Thursday, June 30, 2011
C.A. Upholds Delay in Trial of Defendant Quarantined With Virus
By a MetNews Staff Writer
Good cause for the delay of trial exists when an incarcerated criminal defendant is under quarantine to prevent the spread of infectious disease, this district’s Court of Appeal has ruled.
“Public health concerns trump the right to a speedy trial,” Div. Six said Tuesday in an opinion by Justice Kenneth R. Yegan.
The issue arose in an appeal by Jesse Tucker, challenging his conviction, by jury, of grand theft of an automobile and receiving stolen property.
Tucker’s case was called for trial on Dec. 18, 2009, and again on the last day for trial, Dec. 21. Tucker did not appear on either occasion because he was in custody at a correctional facility that was under quarantine because a prisoner had contracted the H1N1 flu virus.
The case was called again for trial a week later, but Tucker moved to dismiss based on the violation of his speedy trial rights. Los Angeles Superior Court Judge David W. Stuart denied the motion, noting two prior judges had found good cause for continuances based on the medical necessity of the quarantine.
Yegan, in his decision for the appellate panel, noted that “courts in other states have confronted similar situations and have uniformly agreed that the right to a speedy trial is not violated where the trial date is delayed due to a medical quarantine.”
Joined by Presiding Justice Arthur Gilbert and Justice Steven Z. Perren, Yegan reasoned “[w]e cannot say that the trial court abused its discretion” in delaying the proceedings against Tucker.
“It was not an abuse of discretion for these trial court judges to rely on representations from their bailiffs concerning the reason for appellant’s absence,” Yegan said, “[n]or was it arbitrary or capricious for these trial court judges to conclude that the sheriff’s department acted in good faith when it made the decision to quarantine the facility, to prevent the spread of a dangerous, infectious disease during a global pandemic.”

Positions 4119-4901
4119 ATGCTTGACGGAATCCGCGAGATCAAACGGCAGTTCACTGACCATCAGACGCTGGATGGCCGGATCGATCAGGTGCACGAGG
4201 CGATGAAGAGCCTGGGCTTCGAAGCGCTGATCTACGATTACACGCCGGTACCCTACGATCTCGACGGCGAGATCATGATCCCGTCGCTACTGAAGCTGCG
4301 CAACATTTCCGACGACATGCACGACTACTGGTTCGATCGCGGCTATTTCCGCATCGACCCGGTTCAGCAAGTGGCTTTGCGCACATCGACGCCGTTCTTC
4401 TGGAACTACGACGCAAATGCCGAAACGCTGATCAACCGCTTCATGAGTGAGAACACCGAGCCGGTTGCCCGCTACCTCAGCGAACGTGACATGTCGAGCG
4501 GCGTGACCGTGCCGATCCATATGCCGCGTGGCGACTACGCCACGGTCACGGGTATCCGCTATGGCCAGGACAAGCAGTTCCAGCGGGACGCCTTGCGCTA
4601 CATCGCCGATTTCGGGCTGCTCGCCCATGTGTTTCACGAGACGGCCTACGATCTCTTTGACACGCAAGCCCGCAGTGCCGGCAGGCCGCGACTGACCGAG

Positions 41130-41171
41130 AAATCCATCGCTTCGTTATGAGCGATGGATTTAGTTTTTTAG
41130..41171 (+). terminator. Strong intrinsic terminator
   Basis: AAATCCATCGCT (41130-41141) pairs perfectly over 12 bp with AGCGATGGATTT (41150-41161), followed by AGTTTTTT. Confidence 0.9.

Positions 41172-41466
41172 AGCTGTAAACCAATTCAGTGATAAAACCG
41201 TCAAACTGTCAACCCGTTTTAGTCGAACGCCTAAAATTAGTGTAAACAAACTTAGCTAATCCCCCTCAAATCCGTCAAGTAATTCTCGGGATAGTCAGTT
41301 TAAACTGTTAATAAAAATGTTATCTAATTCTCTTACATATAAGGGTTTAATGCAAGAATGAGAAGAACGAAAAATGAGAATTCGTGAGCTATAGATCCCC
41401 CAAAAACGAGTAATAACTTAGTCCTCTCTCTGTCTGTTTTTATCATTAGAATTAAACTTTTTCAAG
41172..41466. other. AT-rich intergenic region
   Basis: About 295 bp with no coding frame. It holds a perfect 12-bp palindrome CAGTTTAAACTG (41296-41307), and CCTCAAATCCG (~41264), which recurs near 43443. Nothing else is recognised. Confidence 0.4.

The justice noted the quarantine was consistent with the guidelines for correctional facilities,” and there was “no suggestion that the seven-day delay was orchestrated to benefit the prosecution or that it prejudiced the defense in any way.”
In the unpublished portion of the decision, Yegan said Tucker was entitled to an increase in his pre-sentence local good conduct credits based on the retroactive application of Penal Code Sec. 4019.
The attorneys on the case, People v. Tucker, 11 S.O.S. 3504, were Eureka practitioner Alan Mason, under appointment, and Deputy Attorneys General Yun K. Lee and Viet H. Nguyen.
Copyright 2011, Metropolitan News Company